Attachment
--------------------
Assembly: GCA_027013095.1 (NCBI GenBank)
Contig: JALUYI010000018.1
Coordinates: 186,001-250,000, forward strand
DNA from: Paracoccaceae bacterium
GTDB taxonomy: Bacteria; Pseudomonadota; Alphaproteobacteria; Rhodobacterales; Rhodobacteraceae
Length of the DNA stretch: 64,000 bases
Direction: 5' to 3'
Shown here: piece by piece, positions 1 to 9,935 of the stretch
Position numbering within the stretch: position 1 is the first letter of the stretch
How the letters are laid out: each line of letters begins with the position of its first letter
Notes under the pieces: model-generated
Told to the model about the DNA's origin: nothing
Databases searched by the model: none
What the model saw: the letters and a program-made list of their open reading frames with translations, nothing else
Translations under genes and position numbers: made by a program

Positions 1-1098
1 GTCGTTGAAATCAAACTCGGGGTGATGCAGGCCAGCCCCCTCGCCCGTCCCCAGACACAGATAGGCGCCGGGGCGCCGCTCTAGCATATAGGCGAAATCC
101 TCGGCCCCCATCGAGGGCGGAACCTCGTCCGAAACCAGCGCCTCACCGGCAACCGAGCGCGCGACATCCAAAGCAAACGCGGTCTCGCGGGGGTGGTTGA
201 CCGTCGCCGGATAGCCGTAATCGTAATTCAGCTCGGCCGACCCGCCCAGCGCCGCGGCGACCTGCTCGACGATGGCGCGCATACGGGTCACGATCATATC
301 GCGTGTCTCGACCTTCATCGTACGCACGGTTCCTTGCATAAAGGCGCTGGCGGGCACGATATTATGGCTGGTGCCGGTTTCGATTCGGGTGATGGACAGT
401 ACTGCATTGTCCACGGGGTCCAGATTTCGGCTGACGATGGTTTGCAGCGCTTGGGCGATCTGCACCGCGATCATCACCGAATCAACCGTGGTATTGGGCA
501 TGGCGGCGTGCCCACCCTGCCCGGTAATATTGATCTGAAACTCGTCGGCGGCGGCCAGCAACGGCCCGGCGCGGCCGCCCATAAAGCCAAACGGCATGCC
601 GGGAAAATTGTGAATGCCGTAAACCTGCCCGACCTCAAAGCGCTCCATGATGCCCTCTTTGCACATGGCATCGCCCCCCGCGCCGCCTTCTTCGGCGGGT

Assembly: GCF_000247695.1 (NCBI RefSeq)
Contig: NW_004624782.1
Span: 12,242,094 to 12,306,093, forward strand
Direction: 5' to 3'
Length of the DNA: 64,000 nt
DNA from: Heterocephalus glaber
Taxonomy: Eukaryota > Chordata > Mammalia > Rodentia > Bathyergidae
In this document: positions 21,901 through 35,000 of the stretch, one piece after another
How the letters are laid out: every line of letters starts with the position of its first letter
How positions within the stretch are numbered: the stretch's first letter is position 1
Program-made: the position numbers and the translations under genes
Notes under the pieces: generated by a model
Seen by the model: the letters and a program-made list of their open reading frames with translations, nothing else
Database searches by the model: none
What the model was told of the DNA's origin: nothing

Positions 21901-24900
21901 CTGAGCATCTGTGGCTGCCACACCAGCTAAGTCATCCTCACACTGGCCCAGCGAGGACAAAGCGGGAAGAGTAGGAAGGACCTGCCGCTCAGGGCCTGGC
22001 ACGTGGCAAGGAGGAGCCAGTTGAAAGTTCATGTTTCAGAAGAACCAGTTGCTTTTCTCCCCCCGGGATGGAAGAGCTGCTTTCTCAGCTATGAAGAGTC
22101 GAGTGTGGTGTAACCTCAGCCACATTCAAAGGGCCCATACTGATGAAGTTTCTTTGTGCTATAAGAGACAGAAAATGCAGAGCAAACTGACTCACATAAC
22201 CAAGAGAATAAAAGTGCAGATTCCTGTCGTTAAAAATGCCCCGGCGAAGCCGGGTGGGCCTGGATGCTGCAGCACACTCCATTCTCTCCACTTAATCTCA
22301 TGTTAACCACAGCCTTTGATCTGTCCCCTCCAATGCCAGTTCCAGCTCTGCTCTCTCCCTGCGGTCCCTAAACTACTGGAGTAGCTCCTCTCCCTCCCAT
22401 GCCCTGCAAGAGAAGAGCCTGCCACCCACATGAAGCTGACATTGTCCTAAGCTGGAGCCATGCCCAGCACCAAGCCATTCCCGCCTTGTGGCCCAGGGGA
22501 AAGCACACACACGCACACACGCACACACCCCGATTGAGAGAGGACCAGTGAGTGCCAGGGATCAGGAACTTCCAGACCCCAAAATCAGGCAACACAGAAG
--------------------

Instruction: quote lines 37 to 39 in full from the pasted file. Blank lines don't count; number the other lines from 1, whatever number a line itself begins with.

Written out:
Database searches by the model: none
What the model was told of the DNA's origin: nothing

Positions 21901-24900